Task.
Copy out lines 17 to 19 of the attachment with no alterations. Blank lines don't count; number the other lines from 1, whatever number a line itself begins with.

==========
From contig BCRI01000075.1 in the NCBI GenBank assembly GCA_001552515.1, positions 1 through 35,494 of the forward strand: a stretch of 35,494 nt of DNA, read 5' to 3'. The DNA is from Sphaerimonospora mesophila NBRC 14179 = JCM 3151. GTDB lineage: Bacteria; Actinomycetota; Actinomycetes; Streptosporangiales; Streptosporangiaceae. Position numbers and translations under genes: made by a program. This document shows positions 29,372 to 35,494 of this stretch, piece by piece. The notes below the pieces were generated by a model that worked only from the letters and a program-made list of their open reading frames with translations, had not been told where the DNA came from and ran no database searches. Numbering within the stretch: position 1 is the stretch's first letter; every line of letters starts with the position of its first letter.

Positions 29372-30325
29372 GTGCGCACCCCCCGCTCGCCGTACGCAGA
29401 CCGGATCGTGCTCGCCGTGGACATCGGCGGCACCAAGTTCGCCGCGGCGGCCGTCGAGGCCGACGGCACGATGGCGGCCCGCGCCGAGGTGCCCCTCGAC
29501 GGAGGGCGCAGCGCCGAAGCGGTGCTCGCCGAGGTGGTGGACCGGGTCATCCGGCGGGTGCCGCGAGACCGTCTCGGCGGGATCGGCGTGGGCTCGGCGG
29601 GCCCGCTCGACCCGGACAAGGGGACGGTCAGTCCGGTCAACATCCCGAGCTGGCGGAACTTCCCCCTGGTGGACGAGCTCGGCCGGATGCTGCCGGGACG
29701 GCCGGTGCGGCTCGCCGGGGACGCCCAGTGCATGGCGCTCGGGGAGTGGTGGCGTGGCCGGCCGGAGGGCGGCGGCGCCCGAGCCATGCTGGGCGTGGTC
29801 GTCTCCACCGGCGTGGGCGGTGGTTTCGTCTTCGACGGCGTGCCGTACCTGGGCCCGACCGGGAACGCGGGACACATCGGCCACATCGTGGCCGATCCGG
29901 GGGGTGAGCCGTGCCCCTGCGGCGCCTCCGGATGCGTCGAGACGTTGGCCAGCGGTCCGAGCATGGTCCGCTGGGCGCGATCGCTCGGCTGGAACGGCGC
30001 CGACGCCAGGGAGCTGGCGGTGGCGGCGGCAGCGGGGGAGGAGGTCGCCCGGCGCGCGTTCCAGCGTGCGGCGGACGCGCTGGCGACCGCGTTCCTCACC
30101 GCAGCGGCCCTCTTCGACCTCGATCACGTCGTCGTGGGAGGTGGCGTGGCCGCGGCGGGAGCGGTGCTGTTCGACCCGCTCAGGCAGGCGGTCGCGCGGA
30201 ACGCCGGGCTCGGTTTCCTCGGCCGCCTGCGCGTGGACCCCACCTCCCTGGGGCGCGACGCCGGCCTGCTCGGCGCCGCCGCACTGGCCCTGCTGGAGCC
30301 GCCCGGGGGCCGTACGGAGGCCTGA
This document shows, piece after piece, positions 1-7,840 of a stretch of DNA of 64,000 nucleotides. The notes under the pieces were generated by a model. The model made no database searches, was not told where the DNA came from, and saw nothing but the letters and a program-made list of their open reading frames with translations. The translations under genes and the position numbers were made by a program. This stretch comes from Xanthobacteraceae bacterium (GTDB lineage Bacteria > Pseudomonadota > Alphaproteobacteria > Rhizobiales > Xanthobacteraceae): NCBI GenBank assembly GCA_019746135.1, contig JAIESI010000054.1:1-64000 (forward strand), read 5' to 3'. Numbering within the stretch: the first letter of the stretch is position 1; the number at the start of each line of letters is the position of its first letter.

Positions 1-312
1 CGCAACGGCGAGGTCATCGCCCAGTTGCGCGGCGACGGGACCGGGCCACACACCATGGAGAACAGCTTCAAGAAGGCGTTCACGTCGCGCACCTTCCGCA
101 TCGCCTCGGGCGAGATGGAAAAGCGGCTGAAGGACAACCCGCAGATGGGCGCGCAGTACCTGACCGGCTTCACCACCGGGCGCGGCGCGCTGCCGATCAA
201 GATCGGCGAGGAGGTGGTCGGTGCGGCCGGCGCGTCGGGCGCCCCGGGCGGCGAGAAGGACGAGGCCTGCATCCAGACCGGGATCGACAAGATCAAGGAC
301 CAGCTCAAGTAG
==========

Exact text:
101 TCGCCTCGGGCGAGATGGAAAAGCGGCTGAAGGACAACCCGCAGATGGGCGCGCAGTACCTGACCGGCTTCACCACCGGGCGCGGCGCGCTGCCGATCAA
201 GATCGGCGAGGAGGTGGTCGGTGCGGCCGGCGCGTCGGGCGCCCCGGGCGGCGAGAAGGACGAGGCCTGCATCCAGACCGGGATCGACAAGATCAAGGAC
301 CAGCTCAAGTAG